« PreviousContinue »
shall be opened unto you."-He knocked therefore more than once or twice, saying,
May I now enter here? Will he within
At last there came a grave person to the gate, named Good-will, who asked, Who was there? and whence he came? and what he would have ?
Chr. Here is a poor burdened sinner. I come from the city of Destruction, and am going to mount Zion, that I may be delivered from the wrath to come; I would therefore, Sir, since I am informed that by this gate is the way thither, know if you are willing to let me in.
Good. I am willing with all my heart.
With that he opened the gate ; and, as Christian was stepping in, he gave him a pull y.--Then said Christian, What means that? The other told him, At a little distance from this gate there is erected a strong castle, of which Belzebub is the captain ; from thence both he, and they who are with him, shoot arrows at those who come up to the gate, if haply they may die before they can enter in,
* Christian goes up to the gate and knocks; that is, he cries unto the Lord in earnest prayer, as the poor publican did, God be merciful to me a finner !
y Good-will, the porter, opens the gate, and pulls Christian in, snatching him as a brand out of the fire.
Then said Christian, I rejoice and tremble, So, when he was got in, the man of the gate asked him who directed him thither?
Chr. Evangelist bid me come hither and knock (as I did), and he said, that you, Sir, would tell me what I must do 2.
Good. An open door is before thee, and no man can shut it.
Cbr. Now I begin to reap the benefits of my hazards.
Good. But how is it that you come alone ?
Chr. Because none of my neighbours saw their danger, as I saw mine,
Good. Did any of them know of your coming ?
Chr. Yes, my wife and children saw me set out, and called after me to turn again: also some of my neighbours stood crying and calling after me to return; but I put my fingers in my ears, and so came on my way
Good. But did none of them follow you, in order to persuade you to go back ?
Chr. Yes, both Obstinate and Pliable: but when they saw that they could not prevail, Obstinate went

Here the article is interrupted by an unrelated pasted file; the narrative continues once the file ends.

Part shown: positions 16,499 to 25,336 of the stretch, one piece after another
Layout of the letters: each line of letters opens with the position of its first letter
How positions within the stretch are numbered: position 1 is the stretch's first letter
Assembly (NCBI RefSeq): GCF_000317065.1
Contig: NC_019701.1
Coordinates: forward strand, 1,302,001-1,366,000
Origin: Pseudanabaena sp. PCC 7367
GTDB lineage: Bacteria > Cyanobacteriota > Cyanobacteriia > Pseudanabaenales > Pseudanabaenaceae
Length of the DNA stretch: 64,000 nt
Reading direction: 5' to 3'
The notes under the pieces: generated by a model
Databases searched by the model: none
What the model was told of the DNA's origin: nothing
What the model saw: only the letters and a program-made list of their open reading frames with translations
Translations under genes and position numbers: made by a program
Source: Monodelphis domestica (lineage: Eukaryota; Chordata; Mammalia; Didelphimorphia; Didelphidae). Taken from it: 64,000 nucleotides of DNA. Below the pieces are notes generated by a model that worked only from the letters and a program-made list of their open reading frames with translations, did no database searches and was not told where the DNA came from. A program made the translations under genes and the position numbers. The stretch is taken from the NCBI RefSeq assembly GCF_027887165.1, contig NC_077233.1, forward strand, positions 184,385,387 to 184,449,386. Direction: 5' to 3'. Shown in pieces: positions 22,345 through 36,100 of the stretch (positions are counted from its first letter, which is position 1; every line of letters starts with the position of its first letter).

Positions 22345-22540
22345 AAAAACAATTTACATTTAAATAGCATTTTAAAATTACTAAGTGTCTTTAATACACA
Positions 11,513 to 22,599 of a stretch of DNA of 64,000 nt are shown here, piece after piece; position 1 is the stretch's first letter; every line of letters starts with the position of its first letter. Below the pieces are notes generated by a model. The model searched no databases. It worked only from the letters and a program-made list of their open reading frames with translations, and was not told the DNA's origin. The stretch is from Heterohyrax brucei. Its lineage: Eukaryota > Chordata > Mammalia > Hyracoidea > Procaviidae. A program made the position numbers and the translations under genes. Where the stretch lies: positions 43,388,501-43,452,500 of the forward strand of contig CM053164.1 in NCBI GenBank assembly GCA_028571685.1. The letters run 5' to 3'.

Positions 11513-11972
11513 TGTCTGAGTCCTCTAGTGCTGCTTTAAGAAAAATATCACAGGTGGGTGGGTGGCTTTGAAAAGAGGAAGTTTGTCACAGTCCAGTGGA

? Discourse between Christian and Good-will; in which Christian gives an account of Obstinate and Pliable, and ascribes all the difference betwixt him and them to free discriminating grace; and Good-will directs Chriftian in the way he should go; a way which never can be found out by the wisdom of man, without particular directions from above, by the special teachings of the Holy Spirit.
railing back, but Pliable came with me a little way.
Good. But why did he not come through?
Chr. Indeed we came both together until we came to the Slough of Despond, into which we fuddenly fell. Then was my neighbour Pliable discouraged, and would not adventure farther. Wherefore, geting out again on that side next to his own house, he told me, I should possess the brave country alone for him: so he went his way, and I came mine. He went after Obstinate, and I came on to this gate.
Good. Alas, poor man, was the celestial glory of so small efteem with him, that he counted it not worth running the hazard of a few difficulties to obtain it?
Chr. Truly, I have said the truth of Pliable, and, if I should also say all the truth of myself, it will appear that there is no difference betwixt him and myself. 'Tis true, he went back to his own house, but I also turned aside into the way of death, being persuaded thereto by the carnal arguments of one Mr. Worldly Wiseman,
Good. Oh! did he light on you? He would have had you sought for ease at the hands of Mr. Legality; they are both of them very cheats. But, did you
take his counsel? Chr. Yes, as far as I durst; I went to find out Mr. Legality, until I thought the mountain which stands by his house would have fallen upon my heads wherefore I was forced to stop there,